George Monbiot’s new article continues his David vs. Goliath campaign against government’s collusion with corporate and business interests to demonize government regulation in general and any form of regulation to protect planetary wildlife in particular, when it threatens business profits. He outlines a green paper produced by those seeking to protect the living world from the predatory ‘Machine World’. This technological impact on the planet is the upstart Goliath that has grown exponentially on Spaceship Earth, especially in the last 60 years of cheap oil energy, at the expense of an living world evolved over 3.5 billion years.
On the same day as Monbiot’s article Paul Krugman in the New York Times wrote this piece on the politicization of environmental protection relating to ozone emissions. Similar value conflicts on both sides of the Atlantic hold back the preservation of our planet’s well-being and that of its passengers. Profits first; planet second?
We are locked in to inevitable global warming according to a new report from the World Bank based on projections prepared for The World Bank by the Potsdam Institute for Climate Impact Research and Climate Analytics. The data show that dramatic climate changes, heat and weather extremes are already impacting people, damaging crops and coastlines and putting food, water, and energy security at risk.
There is growing evidence, that even with very ambitious mitigation action, warming close to 1.5°C above pre-industrial levels by mid-century is already locked-in to the Earth’s atmospheric system and climate change impacts such as extreme heat events may now be unavoidable. If the planet continues warming to 4°C, climatic conditions, heat and other weather extremes considered highly unusual or unprecedented today would become the new climate normal—a world of increased risks and instability.
A new on-line global library of resources for science teaching and learning was launched on 10 November . The World Library of Science, launched by UNESCO and two partners, will give students and teachers around the world access to the latest science information and the opportunity to create a “global community for science education”, the developers say.
The library ‘contains’ more than 300 articles, 25 eBooks and some 70 videos, as well as a digital platform that “provides a community hub” for learning, according to UNESCO, which created the site jointly with the international Nature Education publishing group and the Swiss pharmaceutical company Roche.
The United Nations agency says it will “dedicate special attention to training teachers and students in least developed countries” in how to use the WLoS, so as to “equalise” and “accelerate” science education.
As reported by University World News “The world needs more science and more scientists to face today’s global challenges,” said UNESCO’s Director General Irina Bokova. “Achieving this requires better and more accessible science education.” She added that the WLoS project highlights science education to “address global and local problems”.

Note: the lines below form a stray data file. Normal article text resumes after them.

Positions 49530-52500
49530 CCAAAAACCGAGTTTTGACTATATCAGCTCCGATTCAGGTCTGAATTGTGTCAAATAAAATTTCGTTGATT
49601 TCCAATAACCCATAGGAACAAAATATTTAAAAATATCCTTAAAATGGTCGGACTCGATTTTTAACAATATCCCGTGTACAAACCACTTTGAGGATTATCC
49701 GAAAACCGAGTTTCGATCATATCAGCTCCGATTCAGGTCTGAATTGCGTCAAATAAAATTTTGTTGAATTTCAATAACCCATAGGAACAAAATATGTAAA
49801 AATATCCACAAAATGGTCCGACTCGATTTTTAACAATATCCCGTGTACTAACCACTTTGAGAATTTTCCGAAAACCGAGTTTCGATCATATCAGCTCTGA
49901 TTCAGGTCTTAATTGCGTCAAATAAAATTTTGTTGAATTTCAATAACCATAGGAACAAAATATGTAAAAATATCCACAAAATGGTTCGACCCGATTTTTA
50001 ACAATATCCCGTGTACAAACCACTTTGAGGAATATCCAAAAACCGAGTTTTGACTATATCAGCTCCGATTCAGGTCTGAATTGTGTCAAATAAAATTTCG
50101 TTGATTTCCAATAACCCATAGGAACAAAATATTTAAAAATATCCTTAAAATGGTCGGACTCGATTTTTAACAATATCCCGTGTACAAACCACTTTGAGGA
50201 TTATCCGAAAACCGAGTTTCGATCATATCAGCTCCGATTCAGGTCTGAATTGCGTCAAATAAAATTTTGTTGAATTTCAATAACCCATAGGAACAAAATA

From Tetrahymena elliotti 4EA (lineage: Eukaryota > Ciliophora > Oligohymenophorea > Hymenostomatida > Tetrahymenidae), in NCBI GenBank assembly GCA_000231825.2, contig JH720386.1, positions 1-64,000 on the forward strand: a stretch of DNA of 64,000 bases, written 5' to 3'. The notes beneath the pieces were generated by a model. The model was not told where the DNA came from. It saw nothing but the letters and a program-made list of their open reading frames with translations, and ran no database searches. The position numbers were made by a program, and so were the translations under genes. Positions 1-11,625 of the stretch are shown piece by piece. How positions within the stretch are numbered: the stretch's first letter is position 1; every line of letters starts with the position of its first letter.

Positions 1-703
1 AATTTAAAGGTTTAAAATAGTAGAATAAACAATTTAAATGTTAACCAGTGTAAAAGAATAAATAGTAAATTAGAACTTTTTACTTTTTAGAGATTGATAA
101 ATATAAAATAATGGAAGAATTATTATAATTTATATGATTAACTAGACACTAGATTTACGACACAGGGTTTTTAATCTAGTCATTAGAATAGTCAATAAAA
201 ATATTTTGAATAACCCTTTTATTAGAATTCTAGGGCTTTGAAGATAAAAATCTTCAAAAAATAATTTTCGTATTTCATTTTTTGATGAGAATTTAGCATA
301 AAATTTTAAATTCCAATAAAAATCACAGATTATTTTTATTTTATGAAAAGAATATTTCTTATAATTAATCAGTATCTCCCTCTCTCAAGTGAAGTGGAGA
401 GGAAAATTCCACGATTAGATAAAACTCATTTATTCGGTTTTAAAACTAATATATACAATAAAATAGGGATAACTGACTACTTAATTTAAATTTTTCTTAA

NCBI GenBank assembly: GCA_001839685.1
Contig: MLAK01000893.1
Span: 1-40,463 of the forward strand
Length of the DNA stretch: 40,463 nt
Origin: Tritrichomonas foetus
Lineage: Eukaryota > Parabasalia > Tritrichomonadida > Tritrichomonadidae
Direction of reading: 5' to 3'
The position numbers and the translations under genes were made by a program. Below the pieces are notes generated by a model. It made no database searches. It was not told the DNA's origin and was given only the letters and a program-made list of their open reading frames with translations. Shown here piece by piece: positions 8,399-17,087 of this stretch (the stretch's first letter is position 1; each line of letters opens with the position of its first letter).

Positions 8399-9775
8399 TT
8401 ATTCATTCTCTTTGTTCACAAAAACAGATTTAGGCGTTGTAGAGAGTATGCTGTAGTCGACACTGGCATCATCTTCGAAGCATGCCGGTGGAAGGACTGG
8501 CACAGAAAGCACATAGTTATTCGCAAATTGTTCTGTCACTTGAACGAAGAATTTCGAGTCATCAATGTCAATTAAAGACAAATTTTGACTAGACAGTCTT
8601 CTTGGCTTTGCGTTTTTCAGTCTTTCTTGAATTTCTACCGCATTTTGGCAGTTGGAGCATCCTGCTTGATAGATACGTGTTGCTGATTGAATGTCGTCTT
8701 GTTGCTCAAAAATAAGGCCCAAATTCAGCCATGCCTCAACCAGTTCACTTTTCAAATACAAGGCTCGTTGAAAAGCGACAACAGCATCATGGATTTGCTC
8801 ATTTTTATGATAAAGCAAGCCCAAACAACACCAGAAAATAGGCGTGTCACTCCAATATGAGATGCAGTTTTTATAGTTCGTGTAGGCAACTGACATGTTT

The Copenhagen Accord of 2009 was a non-binding international agreement by states to attempt to limit global warming to within 2 degrees Centigrade. It is hardly featured in public dialogue or the mainstream press and this week’s report that the G20 nation states are investing 88 billion USD dollars in subsidising the corporate search for new sources of fossil fuels will also receive little press coverage except in the on-line, non-commercial progressive news outlets. This article in Common Dreams is one of those outlets. The report (a link to the pdf is in the article) recommends the immediate phasing out of these subsidies if the Copenhagen Accord is to mean anything. Another article in Truth-out points out that these huge state subsidies come in the wake of recent news of global emissions rising 2.3 percent in 2013 to set yet another record and marking the largest year-to-year increase in 30 years, the IPCC announced that the world isn’t moving anywhere near fast enough to have a chance at mitigating the impacts of ACD (anthropogenic climate disruption) in any real way.
George Monbiot offers, in his blog, a savage critique of those who fantasise about adapting to global warming rather than trying to solve the root problems of our impact on the planet. While dismissing this technological optimism, he decries the surrender of politicians from taking seriously the scientific evidence of where unbridled consumerism and economic growth are leading. Political defeatism and technological optimism combined are a recipe for trashing our planetary home.
The New York Times is an opinion leader in the US, at least among the liberal progressive community. In November it featured an article that anticipates the publication of a major new report by the National Academy of Sciences on geo-engineering – ways of intentionally manipulating nature to counter climate change.